Along the Kennet & Avon

By | Category: Travel news

Yesterday the Great West Way launched – in conjunction with the Canal & River Trust and the Kennet & Avon Trade Association – a new guide to the Kennet & Avon Canal, one of many maps that the organisation will publish encouraging us to visit attractions along the Great West Way.

Exploring the Kennet & Avon as part of the Great West Way

This one follows the waterways from Reading to Bristol highlighting attractions, places for parking, toilets, as well as stop-offs to feed the inner self at pubs, cafes, hotels and restaurants.

The canal meanders along south of the M4 corridor for most of its journey visiting mostly smaller towns like Hungerford, Pewsey, Devizes and Trowbridge and being just a few miles away from places like the White Horse carved into the hillside and Stonehenge. Adjacent paths make it easy for the cyclist and walker to follow the route of the narrow barges all the way without having to be concerned about facing traffic or a faster mode of travel.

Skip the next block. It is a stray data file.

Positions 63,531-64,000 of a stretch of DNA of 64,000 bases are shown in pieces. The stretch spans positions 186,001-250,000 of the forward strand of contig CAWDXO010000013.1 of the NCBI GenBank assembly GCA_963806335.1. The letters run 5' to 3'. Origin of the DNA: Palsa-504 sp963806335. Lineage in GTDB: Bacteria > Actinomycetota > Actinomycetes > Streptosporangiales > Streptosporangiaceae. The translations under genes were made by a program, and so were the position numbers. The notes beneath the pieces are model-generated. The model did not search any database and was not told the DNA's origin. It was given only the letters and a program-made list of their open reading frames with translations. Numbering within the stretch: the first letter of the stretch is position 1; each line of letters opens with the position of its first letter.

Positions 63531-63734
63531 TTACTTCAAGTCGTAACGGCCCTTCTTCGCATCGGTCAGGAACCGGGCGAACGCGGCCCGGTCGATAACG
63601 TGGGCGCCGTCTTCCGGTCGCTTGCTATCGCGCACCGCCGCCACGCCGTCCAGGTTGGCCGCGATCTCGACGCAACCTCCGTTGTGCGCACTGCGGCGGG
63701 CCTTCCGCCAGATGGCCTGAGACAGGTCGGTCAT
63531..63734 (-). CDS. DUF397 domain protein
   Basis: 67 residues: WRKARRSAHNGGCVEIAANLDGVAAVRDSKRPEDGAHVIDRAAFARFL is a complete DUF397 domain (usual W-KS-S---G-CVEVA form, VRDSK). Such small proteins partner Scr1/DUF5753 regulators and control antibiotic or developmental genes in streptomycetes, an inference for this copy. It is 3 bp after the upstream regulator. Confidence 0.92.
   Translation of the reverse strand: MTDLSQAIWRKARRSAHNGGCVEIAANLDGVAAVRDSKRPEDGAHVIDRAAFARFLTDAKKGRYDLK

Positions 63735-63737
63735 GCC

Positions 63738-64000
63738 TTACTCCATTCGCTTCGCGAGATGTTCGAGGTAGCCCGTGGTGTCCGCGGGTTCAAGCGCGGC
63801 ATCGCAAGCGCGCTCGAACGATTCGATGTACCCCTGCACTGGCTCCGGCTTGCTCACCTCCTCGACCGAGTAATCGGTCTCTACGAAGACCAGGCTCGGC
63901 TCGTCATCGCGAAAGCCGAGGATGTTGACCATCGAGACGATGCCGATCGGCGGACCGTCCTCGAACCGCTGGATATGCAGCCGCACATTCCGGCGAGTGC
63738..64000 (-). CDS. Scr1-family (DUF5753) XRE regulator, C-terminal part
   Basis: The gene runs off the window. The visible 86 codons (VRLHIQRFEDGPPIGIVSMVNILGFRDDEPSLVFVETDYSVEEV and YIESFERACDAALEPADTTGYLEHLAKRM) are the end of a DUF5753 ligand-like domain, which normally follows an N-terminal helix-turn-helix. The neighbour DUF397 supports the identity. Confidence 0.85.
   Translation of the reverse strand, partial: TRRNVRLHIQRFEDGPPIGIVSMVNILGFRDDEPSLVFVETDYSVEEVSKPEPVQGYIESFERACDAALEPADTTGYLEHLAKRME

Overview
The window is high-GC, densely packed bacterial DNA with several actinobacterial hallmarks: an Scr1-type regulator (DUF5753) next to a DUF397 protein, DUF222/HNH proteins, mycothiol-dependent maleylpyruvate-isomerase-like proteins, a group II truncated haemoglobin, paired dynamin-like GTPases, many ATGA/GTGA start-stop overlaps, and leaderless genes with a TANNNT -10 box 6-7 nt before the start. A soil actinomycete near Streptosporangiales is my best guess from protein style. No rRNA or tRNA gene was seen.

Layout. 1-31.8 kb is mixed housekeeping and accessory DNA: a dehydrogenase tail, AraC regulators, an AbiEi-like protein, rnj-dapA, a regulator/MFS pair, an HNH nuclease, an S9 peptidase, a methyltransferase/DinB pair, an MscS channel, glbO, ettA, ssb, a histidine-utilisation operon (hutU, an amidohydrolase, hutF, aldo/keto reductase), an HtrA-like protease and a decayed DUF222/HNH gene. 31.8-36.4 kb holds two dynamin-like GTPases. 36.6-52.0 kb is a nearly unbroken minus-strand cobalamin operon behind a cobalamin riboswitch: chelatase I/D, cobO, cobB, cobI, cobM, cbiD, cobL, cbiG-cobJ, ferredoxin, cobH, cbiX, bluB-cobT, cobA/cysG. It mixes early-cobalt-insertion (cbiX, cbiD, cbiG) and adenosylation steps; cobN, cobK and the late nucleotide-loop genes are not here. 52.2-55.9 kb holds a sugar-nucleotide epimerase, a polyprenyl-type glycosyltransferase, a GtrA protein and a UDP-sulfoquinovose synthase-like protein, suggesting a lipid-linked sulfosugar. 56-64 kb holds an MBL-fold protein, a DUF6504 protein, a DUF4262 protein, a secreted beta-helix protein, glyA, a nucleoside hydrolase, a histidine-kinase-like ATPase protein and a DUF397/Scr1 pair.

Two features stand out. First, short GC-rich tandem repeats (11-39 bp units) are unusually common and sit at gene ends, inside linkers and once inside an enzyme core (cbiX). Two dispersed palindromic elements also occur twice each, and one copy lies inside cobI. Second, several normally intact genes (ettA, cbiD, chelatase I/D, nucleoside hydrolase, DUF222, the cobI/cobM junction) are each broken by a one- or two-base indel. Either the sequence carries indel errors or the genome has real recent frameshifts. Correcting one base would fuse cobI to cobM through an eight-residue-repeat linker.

And one of the joys of following a canal as any past traveller will tell you is the array of pubs that you pass (or don’t pass) as you travel the towpaths. Given time what person wouldn’t opt for the canal over the M4 or the A4?

The map is available on the website of the Great West Way by clicking here (along with other maps) or you can collect one at places along the canal, tourist offices and probably even the motorway service area information places.

For those of you unfamiliar with the Great West Way, this was first conceived five years ago this coming October after a pitch for cash from the then newly created Discover England Fund. The idea was to introduce to overseas visitors more of England the way was planned to be the first long distance project in England.

But appealing to only overseas visitors was not the only aim; the domestic market was important even more so given the pandemic. It is likely that for much of this year it will be visited by those of us in the UK rather than those living abroad.

Visit it now, as all those high pressure sales people say, for next year it could be overseas visitors that will jostle on the towpaths, the pubs and the villages and towns!

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